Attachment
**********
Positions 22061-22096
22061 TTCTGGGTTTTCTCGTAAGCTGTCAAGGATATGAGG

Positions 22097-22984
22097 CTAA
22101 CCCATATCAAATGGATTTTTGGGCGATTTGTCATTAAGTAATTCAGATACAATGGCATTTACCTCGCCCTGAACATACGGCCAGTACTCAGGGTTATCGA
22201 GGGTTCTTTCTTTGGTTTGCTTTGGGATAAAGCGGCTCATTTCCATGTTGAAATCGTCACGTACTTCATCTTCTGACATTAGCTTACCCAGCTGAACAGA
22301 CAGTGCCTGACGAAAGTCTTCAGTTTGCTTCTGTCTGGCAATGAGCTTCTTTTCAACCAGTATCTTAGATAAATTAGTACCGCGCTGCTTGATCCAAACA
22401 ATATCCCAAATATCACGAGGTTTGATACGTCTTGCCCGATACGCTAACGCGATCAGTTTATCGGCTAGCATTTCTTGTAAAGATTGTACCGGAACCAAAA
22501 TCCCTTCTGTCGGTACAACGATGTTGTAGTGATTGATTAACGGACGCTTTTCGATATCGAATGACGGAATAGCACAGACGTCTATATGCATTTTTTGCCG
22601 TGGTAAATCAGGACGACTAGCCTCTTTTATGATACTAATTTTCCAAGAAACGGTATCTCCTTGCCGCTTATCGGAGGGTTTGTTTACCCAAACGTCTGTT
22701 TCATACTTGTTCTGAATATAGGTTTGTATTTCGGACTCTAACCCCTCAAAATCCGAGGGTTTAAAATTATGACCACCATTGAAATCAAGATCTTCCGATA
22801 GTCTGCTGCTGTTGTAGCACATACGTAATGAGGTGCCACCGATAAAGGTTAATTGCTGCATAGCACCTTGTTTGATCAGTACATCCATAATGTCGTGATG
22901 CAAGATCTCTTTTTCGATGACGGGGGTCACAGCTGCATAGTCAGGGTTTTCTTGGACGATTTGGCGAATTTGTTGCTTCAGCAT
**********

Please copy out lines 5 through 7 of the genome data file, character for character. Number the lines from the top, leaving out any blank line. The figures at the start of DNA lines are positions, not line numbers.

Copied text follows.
22101 CCCATATCAAATGGATTTTTGGGCGATTTGTCATTAAGTAATTCAGATACAATGGCATTTACCTCGCCCTGAACATACGGCCAGTACTCAGGGTTATCGA
22201 GGGTTCTTTCTTTGGTTTGCTTTGGGATAAAGCGGCTCATTTCCATGTTGAAATCGTCACGTACTTCATCTTCTGACATTAGCTTACCCAGCTGAACAGA
22301 CAGTGCCTGACGAAAGTCTTCAGTTTGCTTCTGTCTGGCAATGAGCTTCTTTTCAACCAGTATCTTAGATAAATTAGTACCGCGCTGCTTGATCCAAACA